in the ten leading states for this Trade than in the number of employees. 
In 19.29, these ten states accounted for about 63 per cent of the total 
payroll, and, in 1933, approximately 58 per cent. 

Ratio of Labor Cost to Het Sales 

Tron the Census data it is possible to obtain an approximation of 
the proportion that labor cost is of the total value of sales made by the 
Trade. Since the Census data are not entirely representative of the 
Trade, this ratio cannot be accepted as strictly accurate. The data, 
Tirhich are given in Table VII, below, show that payrolls constituted about 
11 per cent of net sales in 1929 and 14 per cent in 1933. 

TABLE VII 

Ratio of Total Payrolls to Het Sales, 1929 and 1933 



Year Total Payrolls Net Sales Per Cent Payrolls 

(000,000's) (000,000's) are of Net Sales 



1929 $277 $2,44-8 11.3 

1933 103 718 14.3 



Source: Census data, as given in Tables VI above and XII, below. 
Hours Vforked 

The average number of hours worked per week per employee v/as estimated 
by the Secretary of the former Code Authoi-ity to have been 55 in 1929, 40 
in 1931, and 25 in 1933 and 1934. 

Tlie same authority estimated that the average nuinber of weeks worked 
per year was 50 in 1929, and 40 in 1934. 

Chilr-l Labor 

According to the Secretary ox the former Code Authority, there were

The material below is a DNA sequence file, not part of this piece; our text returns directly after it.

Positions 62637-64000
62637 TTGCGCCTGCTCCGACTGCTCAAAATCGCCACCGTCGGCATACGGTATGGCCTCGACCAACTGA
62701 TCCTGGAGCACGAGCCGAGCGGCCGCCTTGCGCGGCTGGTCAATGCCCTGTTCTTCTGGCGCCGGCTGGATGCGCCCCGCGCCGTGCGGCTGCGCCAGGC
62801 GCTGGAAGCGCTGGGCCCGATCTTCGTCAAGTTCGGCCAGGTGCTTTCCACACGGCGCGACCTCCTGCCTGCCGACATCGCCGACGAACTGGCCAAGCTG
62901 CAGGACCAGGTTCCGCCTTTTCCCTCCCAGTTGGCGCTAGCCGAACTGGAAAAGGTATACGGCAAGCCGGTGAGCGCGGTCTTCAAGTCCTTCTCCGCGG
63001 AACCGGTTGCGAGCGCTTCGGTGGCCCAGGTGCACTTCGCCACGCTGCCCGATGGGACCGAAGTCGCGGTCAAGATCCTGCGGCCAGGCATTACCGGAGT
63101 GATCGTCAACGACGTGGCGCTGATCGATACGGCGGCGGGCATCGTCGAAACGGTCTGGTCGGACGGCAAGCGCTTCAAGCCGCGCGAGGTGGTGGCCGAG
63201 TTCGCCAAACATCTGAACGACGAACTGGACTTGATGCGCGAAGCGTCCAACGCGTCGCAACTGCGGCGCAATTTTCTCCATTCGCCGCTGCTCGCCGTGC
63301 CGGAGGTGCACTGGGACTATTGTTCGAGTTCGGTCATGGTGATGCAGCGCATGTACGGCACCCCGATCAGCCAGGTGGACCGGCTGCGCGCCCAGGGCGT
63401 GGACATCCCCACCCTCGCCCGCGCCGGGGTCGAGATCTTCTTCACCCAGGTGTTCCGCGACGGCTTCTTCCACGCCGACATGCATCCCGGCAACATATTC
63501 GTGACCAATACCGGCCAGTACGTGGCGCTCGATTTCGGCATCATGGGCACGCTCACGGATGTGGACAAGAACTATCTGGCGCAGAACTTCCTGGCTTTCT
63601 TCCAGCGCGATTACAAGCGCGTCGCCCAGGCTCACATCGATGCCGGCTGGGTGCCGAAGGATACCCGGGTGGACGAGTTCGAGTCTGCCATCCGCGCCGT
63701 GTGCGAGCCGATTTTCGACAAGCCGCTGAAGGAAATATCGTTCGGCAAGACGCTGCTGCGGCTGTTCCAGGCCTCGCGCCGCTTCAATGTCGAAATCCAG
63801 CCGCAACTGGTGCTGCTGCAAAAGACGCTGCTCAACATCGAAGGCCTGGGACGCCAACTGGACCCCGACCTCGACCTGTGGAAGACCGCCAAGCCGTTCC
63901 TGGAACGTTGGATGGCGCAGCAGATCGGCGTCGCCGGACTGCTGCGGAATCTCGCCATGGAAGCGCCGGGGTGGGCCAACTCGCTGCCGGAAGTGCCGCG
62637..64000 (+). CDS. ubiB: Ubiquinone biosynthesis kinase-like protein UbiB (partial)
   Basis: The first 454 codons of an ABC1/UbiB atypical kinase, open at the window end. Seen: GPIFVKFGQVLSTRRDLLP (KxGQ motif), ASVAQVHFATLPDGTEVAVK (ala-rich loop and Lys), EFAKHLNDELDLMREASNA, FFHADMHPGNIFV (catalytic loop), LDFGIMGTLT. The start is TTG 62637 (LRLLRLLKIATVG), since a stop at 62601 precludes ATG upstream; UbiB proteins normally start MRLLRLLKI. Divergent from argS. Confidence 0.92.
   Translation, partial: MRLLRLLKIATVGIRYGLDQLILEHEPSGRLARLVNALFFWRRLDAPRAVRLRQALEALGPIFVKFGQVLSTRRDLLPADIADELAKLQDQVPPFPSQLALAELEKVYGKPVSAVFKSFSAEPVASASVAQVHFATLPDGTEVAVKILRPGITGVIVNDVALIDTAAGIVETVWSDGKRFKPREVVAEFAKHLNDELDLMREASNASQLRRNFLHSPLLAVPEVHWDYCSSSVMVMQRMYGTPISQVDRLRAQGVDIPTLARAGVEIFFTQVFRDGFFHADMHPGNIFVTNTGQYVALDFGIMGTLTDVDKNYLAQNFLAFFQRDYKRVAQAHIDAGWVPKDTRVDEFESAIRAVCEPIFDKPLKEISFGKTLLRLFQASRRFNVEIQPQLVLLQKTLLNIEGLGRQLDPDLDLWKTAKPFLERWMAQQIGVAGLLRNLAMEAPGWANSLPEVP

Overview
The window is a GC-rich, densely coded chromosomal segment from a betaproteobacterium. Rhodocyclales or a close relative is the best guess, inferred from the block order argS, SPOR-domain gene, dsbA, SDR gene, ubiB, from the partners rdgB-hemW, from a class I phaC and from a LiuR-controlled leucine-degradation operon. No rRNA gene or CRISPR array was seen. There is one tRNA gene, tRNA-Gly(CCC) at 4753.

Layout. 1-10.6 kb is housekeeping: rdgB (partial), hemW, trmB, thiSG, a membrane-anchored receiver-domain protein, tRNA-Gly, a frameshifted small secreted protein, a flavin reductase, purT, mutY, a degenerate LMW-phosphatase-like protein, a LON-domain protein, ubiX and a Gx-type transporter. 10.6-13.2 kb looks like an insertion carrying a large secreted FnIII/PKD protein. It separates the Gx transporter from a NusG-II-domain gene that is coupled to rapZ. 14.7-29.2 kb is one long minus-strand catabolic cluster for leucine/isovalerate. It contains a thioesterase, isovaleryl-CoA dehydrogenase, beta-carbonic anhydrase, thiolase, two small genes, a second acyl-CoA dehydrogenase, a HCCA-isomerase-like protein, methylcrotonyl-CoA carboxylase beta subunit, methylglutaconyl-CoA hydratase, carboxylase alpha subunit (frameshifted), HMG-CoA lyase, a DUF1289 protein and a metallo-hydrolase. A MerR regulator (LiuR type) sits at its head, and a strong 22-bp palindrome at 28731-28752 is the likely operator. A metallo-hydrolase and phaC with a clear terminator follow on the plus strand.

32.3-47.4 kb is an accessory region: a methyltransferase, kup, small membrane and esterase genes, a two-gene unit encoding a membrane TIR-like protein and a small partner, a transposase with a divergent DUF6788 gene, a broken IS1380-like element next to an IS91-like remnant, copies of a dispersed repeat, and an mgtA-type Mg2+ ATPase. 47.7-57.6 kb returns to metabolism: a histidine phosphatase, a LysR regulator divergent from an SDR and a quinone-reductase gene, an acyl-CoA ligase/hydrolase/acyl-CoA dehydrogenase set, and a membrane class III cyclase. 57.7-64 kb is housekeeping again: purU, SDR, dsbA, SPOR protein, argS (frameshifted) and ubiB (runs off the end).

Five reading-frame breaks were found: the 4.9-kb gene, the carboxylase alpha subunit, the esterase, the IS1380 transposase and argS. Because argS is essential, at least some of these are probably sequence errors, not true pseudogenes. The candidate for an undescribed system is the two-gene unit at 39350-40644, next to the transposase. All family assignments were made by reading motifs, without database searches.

few workers in the Trade under 16 years of age before the adoption of the 
Code and none reported during its operation, 

8593 



-IG- 



Chapter III 

IvIA-TBRIALS 

Kinds aiid Cost of llaterials Sold 

This Trade uses no materials in the production of goods. The total 
amount spent !>;'• the Trade in the purchase of materials for resale \Yas 
estina.ted hy the Secretary of the former Code Authority to have heen 
$357,500,000 in 1929, and $84,000,000 in 1934. These amounts are 65 per 
cent and 60 per cent of sales in the respective years, as estimated liy 
the same authority. Delivery costs, according to the Secretary, averaged 
20 to 26 per cent of sales. 

A trealcdcTii of the total amount spent for six principal kinds of 
materials vras also furnished hy the Secretary and is given in the follon- 
ing ta.hle, 

TABLE VIII 

Estimated Cost of Materials, By 5 
Principal Kinds, 1929 and 1934 
(in thousands) 



Kind of Material 



1929- 



1934 



Cement 

Clay Products 
plaster 
Sevrer Pipe 

Mineral Aggregates a/ 
Lime 
Other 

Total 



$160,875 


$37,800 


53,625 


12,600 


35,750 


8,400 


26,812 


6,300 


26,813 


6,300 


17,875 


4,200 


35,750 


8,400 



357,500 



84,000 



Source: Code Authority for Builders' Supplies Trade, 
a/ Sand, gravel and crushed stone. 



Importance of the Trade as a Distrihiiting Ar'^ency 

Some idea of the importance of this Trade in the field of distrihution 
may he obtained from the data contained in a puhlication of the Bureau of 
the Census, Distrihution of Sales of I.ianuf acturing Plants , which covers 1929.